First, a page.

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Prohibitions against texting while driving have spread across the United States and other nations like wildfire. Unfortunately, few drivers – especially those under the age of 30 – adhere to those laws. Consider these use trends and facts before you let your fingers do the driving.

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While four of every 10 drivers admit to talking on a mobile phone without a hands-free device or function, 20 percent of drivers freely admit they ignore the ban on texting while driving. Law enforcement estimate that percentage is grossly under-reported. A compilation of state and federal studies note the higher estimate at much closer to 60 percent with the lower number associated with fear of prosecution or insurance policy penalties.

Driving Influence

Driving while distracted with a smartphone includes more than texting – watching videos, programming music play lists or map searches, texting is the top non-vocal driving distraction today and the most dangerous.

Reading and drafting text messages take eyes, hands and concentration off the road and surrounding traffic. Lane swerving, sideswipes and collisions that could otherwise be safely and easily avoided are the result.

Driving texters take longer to react to hazards than those who don’t use mobiles while driving: That extra time too often translates into millions of dollars in insurance claims and medical treatment costs that are completely unnecessary, not to mention the impact from civil and criminal fines.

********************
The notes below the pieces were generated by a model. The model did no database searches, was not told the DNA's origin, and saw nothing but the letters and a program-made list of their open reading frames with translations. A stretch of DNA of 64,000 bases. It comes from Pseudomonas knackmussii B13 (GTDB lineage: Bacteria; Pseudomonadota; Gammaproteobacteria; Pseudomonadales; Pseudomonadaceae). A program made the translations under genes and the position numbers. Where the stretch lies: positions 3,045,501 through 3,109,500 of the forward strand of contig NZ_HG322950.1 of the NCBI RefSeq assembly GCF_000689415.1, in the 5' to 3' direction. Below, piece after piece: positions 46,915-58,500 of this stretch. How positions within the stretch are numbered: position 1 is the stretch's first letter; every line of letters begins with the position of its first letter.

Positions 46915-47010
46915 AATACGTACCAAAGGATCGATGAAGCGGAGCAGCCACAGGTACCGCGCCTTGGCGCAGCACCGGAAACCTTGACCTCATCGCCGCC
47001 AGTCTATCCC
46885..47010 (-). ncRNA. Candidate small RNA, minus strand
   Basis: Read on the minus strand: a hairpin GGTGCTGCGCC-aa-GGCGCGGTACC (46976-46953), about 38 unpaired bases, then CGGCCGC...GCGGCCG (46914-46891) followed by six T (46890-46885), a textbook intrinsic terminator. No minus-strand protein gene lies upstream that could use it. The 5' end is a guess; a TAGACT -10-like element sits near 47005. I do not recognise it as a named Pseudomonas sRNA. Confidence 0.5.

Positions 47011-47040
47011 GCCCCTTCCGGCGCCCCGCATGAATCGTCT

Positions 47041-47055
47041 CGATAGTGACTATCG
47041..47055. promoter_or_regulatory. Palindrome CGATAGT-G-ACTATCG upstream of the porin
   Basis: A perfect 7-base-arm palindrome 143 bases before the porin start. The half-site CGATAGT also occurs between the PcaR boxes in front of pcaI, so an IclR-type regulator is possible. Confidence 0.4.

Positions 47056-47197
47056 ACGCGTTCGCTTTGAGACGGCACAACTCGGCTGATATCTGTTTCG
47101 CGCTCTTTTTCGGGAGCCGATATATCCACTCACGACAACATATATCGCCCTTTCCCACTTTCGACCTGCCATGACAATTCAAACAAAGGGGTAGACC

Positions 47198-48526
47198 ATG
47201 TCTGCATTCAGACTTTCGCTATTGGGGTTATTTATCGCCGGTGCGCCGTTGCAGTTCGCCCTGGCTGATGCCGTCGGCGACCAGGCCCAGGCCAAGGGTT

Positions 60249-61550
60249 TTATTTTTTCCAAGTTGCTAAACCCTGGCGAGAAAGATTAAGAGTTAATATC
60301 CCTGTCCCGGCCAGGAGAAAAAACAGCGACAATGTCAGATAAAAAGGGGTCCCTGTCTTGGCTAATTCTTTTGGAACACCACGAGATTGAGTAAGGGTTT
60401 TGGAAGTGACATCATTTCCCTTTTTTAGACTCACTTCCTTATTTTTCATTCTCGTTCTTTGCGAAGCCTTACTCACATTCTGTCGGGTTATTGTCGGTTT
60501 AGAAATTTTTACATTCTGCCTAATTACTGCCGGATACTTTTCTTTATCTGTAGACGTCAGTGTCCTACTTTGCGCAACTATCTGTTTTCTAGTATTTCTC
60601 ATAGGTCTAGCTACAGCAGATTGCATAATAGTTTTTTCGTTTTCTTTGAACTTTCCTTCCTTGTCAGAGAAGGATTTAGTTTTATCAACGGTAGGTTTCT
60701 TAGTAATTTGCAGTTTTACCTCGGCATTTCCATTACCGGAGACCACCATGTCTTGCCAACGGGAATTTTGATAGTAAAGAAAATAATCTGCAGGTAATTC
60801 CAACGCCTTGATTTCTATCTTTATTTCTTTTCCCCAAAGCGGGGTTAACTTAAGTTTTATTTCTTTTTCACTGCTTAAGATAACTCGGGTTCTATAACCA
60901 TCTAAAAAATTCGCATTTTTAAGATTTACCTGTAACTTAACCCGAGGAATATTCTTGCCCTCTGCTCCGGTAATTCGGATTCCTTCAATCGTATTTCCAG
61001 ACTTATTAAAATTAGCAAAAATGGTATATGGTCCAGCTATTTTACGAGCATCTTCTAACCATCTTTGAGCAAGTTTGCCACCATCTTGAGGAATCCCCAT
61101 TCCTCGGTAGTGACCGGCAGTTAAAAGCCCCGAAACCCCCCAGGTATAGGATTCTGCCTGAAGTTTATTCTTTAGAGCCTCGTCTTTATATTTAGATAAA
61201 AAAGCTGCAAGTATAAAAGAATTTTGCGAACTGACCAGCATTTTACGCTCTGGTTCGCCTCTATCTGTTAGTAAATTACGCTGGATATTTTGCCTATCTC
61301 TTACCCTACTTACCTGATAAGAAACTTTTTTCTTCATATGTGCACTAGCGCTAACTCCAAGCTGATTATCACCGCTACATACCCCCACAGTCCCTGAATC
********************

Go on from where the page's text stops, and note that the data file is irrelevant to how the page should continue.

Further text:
For comparison, sober drivers take 0.54 seconds to react to hazards. Drunk drivers can respond quickly enough to add only four additional feet to stopping distances. Texters, however, add an average distance of over 70 feet.

Lack of Driver Concern

Despite legal ramifications and potential financial drains, drivers who insist on texting while driving blatantly ignore the very real consequences, believing they have the right to use their mobile phone in any environment, including a mobile one. Unfortunately, that lack of driver concern has led to over 2,600 deaths each year since texting became available.

Tips to Lessen the Danger

The most effective method to lessen risk is to avoid the risk altogether: Turn off your mobile phone while driving. The absence of email notifications, social update messages, texts, apps and calls will help focus all concentration where it belongs – on the road.

If that’s not possible, for you have no record of incoming calls with or without voicemail messages, turn the ringer to its Silent setting and store your smartphone out of sight where a lit display will not distract or detract. The Vibrate setting does not work as effectively, for your attention is still diverted from safe driving practices.

Pull out of traffic if you must respond to an incoming alert or to make a call or send a message. If you are unable to pull into a parking lot or to the curb, do not stop in the flow of traffic. If on the berm, put your car in park and engage your emergency flashers while you operate your mobile handset.

If you cannot resist the temptation, AT&T developed a BlackBerry and Android app called DriveMode. The activated app sends an automatic response via text to callers that notify them in a personalized message that you are driving and will send return contact at a later time.

by Jaye Ryan, a freelance author who enjoys writing about safety and mobile phones for